Saturday, 1 February 2020

Jacquard fabric as a work of artistic craftsmanship

The courts have always been much better at telling us what isn't a work of artistic craftsmanship than telling us what is. But in Response Clothing Ltd v The Edinburgh Woollen Mill Ltd [2020] EWHC 148 (IPEC) (29 January 2020) HHJ Hacon (the case seems to have been running for two or three years) in the Intellectual Property Enterprise Court has come up with an answer.

The fabric in question is a jacquard fabric, which is important because the distinctive thing about jacquard fabrics is that the pattern is woven into the fabric rather than simply being printed or embroidered. This opens up the possibility of the loom operator providing the essential craftsmanship contribution to the work.

The judge reviewed the cases, from Hensher v Restawile (1976) to Vermaat v Boncrest (2001), not to mention Lucasfilm (2008), concluding that the Hensher court (the House of Lords, remember) would have found against the present claimant: the fabric was not a work of artistic craftsmanship - the craftsmanship element being lacking. However, there was no clear guidance in Hensher (their Lordships canvassed about nine different ways of defining a work of artistic craftsmanship before concluding that they furniture in suit was none of them) and a New Zealand case, Bonz Group (Pty) Ltd v Cooke [1994] 3 N.Z.L.R. 216 (Tipping J) had been approved a couple of times by English courts (Vermaat and Lucasfilm) so it offered a better way forward: and importantly it provided a route to holding that the fabric was a work of artistic craftsmanship.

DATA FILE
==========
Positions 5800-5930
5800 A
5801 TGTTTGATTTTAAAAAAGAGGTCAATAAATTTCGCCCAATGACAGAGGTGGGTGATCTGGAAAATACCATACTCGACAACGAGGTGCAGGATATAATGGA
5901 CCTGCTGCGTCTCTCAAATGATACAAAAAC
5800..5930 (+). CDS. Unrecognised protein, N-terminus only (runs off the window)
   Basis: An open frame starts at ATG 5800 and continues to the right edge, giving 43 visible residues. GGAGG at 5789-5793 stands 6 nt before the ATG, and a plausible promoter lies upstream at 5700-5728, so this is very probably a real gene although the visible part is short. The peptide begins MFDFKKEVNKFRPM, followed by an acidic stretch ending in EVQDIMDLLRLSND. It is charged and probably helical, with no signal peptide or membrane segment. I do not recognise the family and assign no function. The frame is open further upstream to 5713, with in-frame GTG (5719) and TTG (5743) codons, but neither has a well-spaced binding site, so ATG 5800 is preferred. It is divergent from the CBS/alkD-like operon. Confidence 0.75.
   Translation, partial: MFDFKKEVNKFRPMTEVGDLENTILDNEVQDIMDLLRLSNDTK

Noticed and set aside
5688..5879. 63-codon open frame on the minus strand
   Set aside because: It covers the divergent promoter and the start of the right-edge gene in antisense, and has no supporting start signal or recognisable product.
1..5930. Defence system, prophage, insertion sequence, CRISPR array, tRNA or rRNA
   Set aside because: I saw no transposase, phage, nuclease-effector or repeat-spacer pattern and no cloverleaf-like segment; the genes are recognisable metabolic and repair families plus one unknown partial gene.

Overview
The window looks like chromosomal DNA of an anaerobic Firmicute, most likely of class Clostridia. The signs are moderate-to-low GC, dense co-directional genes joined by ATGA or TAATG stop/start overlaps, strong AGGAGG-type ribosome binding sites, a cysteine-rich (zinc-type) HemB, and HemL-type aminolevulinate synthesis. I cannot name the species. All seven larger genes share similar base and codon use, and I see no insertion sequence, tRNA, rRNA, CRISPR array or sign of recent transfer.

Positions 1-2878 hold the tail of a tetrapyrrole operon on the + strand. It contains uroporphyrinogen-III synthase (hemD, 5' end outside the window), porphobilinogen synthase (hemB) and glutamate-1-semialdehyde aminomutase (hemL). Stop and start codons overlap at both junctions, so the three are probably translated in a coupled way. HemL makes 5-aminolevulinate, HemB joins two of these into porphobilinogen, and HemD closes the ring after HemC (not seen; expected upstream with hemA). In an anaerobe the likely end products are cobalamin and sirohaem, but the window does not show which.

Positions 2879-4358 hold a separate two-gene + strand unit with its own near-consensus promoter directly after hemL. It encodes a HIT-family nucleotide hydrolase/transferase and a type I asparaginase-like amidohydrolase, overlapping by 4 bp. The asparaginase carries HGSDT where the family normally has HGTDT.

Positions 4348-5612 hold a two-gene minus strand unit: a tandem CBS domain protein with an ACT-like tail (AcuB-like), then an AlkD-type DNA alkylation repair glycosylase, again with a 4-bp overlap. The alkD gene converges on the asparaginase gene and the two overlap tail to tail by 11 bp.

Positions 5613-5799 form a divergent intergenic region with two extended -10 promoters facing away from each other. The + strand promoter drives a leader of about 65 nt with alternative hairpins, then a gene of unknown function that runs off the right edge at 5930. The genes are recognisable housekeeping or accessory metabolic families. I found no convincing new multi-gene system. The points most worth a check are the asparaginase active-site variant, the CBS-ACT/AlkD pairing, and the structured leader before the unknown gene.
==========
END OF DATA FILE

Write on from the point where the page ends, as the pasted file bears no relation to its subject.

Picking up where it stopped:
That, though, is no longer the end of the story. Directive 2001/29/EC of 22 May 2001 on the harmonisation of certain aspects of copyright and related rights in the information society, notwithstanding its title which seems to constrain its ambitions, is rapidly becoming the keystone of copyright law. Article 2 requires Member States to give authors the right to prevent reproduction of their "works", not just those works that the UK legislature has chosen to protect. Whether a "closed-list" copyright system is permissible under the directive remains a contentious point. It seems that it makes no difference in the present case: the claimed work was indeed a work, and it was its author's own intellectual creation. But that isn't always going to be the case, so we have to wonder whether now that the UK has taken back control of its copyright law we can look forward to some clarification of how these provisions wil work in future without the influence of the Court of Justice.

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